Mugu District Hospital out of medicinesWith the change in seasons, the hospital is seeing an increasing number of patients daily but has not been able to provide effective services due to a lack of essential medicines and specialist doctors.
Jana Devi Aide, a resident of Kalai in Soru Rural Municipality-9, is undergoing treatment for typhoid fever at the District Hospital in Mugu. She hasn’t been able to achieve full recovery given that the hospital does not have the necessary medicines to treat her.
“The hospital does not even have paracetamol. They ask us to bring syringes and medicines from the pharmacy outside the hospital,” she said. “The doctor comes for his round and then my attendant has to go and buy medicines from the pharmacy. This has not only affected my recovery but also my finances.”
The government has provisioned free medicines for patients in all government health institutions. But those visiting the 15-bed District Hospital in Mugu have to purchase medicines from private pharmacies since the hospital has run out of essential drugs.
With the change in seasons, the number of patients in the district hospital in Mugu is increasing but the hospital has not been able to provide effective services for a lack of essential medicines.
According to the hospital, at least 45 patients of typhoid, fever, diarrhoea and pneumonia have been admitted to the hospital in the past week. A total of 121 patients were admitted to the hospital from mid-March to mid-April.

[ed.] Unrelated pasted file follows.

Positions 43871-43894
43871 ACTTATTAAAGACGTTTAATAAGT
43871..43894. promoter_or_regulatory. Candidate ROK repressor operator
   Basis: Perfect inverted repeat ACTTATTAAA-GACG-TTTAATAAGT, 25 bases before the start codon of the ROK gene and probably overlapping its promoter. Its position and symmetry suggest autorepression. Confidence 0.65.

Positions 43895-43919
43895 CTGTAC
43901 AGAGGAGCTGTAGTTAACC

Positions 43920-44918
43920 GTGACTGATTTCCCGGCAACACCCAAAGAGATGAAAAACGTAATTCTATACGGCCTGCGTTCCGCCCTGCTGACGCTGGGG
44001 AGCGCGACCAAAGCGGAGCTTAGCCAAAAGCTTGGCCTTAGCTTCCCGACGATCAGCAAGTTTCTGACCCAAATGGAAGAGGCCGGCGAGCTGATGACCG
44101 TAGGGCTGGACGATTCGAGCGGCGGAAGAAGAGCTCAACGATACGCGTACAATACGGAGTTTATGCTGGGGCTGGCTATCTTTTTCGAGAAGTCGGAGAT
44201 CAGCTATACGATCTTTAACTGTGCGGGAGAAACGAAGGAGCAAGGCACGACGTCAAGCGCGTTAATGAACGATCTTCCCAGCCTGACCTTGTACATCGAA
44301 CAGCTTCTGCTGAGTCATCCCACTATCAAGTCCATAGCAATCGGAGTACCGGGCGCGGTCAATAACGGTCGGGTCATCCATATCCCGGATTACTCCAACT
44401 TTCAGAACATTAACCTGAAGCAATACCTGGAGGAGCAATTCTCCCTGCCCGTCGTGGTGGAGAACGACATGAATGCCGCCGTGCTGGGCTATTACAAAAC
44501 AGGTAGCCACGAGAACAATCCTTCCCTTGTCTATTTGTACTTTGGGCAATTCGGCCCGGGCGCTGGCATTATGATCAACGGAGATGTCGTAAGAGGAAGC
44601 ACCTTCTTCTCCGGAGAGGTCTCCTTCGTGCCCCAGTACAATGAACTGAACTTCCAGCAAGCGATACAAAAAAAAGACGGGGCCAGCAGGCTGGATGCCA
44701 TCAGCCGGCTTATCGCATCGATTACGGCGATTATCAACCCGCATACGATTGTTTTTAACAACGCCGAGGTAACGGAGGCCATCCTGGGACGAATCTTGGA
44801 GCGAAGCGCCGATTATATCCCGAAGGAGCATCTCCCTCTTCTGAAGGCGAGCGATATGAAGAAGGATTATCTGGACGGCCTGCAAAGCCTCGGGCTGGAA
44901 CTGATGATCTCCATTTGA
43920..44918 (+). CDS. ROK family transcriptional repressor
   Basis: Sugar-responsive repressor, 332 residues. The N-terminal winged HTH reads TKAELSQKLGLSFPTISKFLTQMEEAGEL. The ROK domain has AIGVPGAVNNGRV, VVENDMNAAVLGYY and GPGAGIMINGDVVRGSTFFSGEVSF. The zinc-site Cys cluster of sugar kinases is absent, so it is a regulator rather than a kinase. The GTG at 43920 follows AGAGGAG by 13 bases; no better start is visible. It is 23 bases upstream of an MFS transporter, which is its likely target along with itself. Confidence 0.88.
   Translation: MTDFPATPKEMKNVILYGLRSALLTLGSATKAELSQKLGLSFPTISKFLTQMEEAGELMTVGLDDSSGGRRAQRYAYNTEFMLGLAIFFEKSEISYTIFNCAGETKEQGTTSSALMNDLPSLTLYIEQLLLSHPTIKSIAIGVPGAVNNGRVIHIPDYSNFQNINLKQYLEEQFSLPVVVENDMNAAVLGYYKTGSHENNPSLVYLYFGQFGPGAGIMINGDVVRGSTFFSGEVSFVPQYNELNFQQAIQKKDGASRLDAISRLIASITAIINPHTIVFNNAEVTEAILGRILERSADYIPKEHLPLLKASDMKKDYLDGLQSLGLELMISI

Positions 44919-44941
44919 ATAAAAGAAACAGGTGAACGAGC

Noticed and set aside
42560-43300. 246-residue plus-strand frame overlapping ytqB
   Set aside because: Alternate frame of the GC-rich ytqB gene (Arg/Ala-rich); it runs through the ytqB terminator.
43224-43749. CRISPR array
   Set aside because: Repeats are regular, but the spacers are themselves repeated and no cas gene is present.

Dr Nahkul Shahi at the hospital said that all 15 beds in the hospital are occupied at present.
“Around 75 percent of the patients are suffering from diarrhoea,” he said. “If the number keeps on increasing, we would have to make arrangements for extra mattresses to be laid out in the wards.”
According to him, at least 10 new patients come to the hospital daily seeking treatment for seasonal illnesses.
Manisha Rawal, a health assistant at the hospital, says health workers are also at their wit’s end given the increase in the number of patients amid the shortage of medicines.
“The hospital receives hundreds of patients every day. All the general and emergency beds are fully occupied. We have no supply of drugs, including cetamol, aspirin, adrenaline, albendazole, tinidazole, vitamins and zinc sulphate, among others,” she said.
“The district health office has allocated a budget of Rs1.8 million to the hospital to purchase medicine but no medicine has been purchased so far. Surgical services in the hospital have also been halted due to a lack of specialist doctors,” said Rawal. Patients undergoing treatment at the hospital are being referred to the Karnali Institute of Health Sciences, Jumla for general and special surgery due to a lack of specialist doctors.
The lack of medicines coupled with the absence of specialist doctors at the hospital has added extra financial burden on the patients, says Umesh Gautam, health service manager at the hospital.
“At least five patients are being referred to Jumla in a week. It takes at least 12 hours to reach Jumla by ambulance,” he said. “The relatives of some patients have been flying their loved ones to Nepalgunj and Surkhet. The airfare from Rara to Nepalgunj and Surkhet is Rs 8,500. Not everybody can afford to pay such high prices.”
According to him, the delay in the tender process to procure medicines has led to a further delay in the supply of essential medicines to the district hospital.
The Ministry of Health and Population provides more than 70 different types of medicines for communicable and non-communicable diseases to district hospitals that have at least 25 beds. Patients are entitled to receive more than 60 essential medicines at primary health centres and 35 types of medicines at health posts free of cost.